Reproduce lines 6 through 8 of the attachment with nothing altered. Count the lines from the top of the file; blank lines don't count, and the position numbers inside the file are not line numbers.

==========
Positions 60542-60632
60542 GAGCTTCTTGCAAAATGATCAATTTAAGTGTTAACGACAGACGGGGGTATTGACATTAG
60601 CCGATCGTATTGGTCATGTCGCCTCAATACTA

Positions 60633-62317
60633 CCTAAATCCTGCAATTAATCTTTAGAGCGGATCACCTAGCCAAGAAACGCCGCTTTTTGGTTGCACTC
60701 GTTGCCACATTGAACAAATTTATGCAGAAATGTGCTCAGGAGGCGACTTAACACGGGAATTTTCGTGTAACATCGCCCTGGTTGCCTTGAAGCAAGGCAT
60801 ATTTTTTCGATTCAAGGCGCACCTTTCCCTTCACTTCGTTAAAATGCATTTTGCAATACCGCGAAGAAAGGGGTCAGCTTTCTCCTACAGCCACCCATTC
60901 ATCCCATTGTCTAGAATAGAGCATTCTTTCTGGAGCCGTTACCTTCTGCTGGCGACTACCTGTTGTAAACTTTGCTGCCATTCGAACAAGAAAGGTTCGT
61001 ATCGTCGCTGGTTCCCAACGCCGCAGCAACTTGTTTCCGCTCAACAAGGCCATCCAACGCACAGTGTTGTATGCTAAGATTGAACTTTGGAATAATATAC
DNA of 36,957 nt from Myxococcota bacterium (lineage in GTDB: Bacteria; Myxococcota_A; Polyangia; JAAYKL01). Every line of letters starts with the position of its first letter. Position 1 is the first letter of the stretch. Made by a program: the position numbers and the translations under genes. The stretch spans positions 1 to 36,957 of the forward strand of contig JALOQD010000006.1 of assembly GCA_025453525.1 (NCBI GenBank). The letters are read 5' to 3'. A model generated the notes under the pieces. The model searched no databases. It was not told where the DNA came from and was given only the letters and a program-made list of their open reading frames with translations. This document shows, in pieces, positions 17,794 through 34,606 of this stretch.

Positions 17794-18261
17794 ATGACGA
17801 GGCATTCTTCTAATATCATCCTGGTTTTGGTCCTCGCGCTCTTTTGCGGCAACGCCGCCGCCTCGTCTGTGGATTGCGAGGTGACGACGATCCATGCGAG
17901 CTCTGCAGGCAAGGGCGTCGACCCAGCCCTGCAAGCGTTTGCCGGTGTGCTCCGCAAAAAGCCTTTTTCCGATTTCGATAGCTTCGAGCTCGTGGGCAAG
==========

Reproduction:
60701 GTTGCCACATTGAACAAATTTATGCAGAAATGTGCTCAGGAGGCGACTTAACACGGGAATTTTCGTGTAACATCGCCCTGGTTGCCTTGAAGCAAGGCAT
60801 ATTTTTTCGATTCAAGGCGCACCTTTCCCTTCACTTCGTTAAAATGCATTTTGCAATACCGCGAAGAAAGGGGTCAGCTTTCTCCTACAGCCACCCATTC
60901 ATCCCATTGTCTAGAATAGAGCATTCTTTCTGGAGCCGTTACCTTCTGCTGGCGACTACCTGTTGTAAACTTTGCTGCCATTCGAACAAGAAAGGTTCGT